Minister Pandor to host her Japanese counterpart for Bilateral Talks

Media Statement

11 December 2020

Minister Pandor to host her Japanese counterpart for Bilateral Talks

The Minister of International Relations and Cooperation, Dr Naledi Pandor, will on Saturday, 12 December 2020, host her Japanese counterpart, Minister Toshimitsu Motegi, in Pretoria for Bilateral Talks aimed at further strengthening South Africa – Japan relations.

South Africa and Japan enjoy well-established diplomatic relations which are particularly strong in the fields of trade and investment, science and technology and skills development. Since 2010, the relations have been upgraded by the two sides to a Strategic Cooperation Partnership.

President Cyril Ramaphosa attended three of the high-profile events in Japan in 2019; namely the 14th G-20 Summit (June), the 7th TICAD Summit (August) and the 2019 Rugby World Cup (September).

President Ramaphosa met former Prime Minister Shinzo Abe on all three occasions. In October 2019, the President designated Deputy Minister Candith Mashego-Dlamini to attend the official Enthronement Ceremony of Japan’s new Emperor Naruhito.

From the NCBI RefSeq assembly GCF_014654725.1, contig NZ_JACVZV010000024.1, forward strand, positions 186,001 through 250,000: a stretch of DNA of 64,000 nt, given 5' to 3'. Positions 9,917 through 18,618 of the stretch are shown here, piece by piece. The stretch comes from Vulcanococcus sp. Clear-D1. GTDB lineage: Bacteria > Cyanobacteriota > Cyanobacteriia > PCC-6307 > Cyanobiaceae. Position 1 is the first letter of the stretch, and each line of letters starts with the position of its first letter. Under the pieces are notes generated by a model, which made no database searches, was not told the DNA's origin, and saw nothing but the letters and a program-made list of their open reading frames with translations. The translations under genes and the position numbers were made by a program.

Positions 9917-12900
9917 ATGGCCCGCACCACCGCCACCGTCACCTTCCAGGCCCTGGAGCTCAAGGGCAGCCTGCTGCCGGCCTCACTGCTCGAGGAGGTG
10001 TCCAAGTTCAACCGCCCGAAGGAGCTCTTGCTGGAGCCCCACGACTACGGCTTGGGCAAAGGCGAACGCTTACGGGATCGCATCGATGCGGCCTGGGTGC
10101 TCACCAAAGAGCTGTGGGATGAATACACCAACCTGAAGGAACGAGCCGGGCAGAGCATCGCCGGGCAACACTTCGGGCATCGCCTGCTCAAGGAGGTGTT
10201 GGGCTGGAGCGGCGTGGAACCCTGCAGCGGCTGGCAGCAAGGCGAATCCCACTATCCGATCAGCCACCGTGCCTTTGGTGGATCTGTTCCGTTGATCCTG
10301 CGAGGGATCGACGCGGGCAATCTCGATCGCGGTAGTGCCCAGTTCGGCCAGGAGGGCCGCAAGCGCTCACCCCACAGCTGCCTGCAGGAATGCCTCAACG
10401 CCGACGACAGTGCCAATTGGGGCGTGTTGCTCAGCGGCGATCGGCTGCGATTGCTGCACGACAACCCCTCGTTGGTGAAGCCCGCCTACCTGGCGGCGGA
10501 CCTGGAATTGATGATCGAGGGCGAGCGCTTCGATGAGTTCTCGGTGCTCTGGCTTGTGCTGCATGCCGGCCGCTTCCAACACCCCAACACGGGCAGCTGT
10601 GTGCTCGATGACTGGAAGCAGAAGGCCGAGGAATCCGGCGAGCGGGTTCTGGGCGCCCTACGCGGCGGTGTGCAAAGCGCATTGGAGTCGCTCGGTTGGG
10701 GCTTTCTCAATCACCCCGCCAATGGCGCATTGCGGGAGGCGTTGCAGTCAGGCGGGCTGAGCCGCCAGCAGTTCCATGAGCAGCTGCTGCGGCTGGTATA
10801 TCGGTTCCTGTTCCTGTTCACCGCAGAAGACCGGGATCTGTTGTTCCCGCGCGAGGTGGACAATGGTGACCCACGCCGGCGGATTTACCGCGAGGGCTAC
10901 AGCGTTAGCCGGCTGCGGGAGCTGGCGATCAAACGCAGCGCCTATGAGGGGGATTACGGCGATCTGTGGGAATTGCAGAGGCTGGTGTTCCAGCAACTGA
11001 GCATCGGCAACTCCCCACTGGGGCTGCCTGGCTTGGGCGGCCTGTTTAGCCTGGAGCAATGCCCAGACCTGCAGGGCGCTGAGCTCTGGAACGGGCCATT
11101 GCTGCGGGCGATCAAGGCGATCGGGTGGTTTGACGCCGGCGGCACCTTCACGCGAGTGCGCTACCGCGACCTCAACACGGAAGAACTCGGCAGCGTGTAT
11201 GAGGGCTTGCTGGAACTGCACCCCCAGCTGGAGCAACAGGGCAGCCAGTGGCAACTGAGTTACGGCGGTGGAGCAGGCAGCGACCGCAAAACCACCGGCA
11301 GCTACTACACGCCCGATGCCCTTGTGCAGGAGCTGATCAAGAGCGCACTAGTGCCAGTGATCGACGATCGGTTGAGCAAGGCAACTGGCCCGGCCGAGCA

On 26 June 2020, Ministers Pandor and Motegi convened a teleconference during which they shared the view that the next Partnership Forum Meeting (13th) should be held “as early as possible, once exchanges could be resumed”. They also exchanged views on cooperation in the international arena, including United Nations Security Council (UNSC) reform, and on the issue of North Korea (DPRK). Minister Pandor highlighted that South Africa upholds multilateralism and was concerned about attacks at the time on the World Health Organisation.

From 2018-19, South Africa’s total volume of trade with Japan has increased from R97,2 billion to R102,6 billion, while the trade balance, which is in South Africa’s favour, has increased from R21,5 billion to R21,6 billion. During 2019, South Africa exported mainly precious metals, minerals, as well as iron and steel products to Japan, whilst importing machinery, vehicles and equipment components. An average of approximately 11,147 Japanese tourists visit South Africa annually (period 2010 – 2019), which has increased over the last two years (prior to COVID-19).

Japan is a major investor into the South African economy, with a current presence of over 160 Japanese companies, sustaining over 150,000 local job opportunities. Recent investments by Japan include R4,28 billion by Toyota; R3,2 billion by Nissan; and R1.2 billion by Isuzu. Other new investments were made inter alia by Sumitomo Rubber, Komatsu, Kansai Paint, NEC, Lixel, Nomura Investment and Tokyo Marine.

Enquiries: Mr Clayson Monyela, Spokesperson for DIRCO, 082 884 5974


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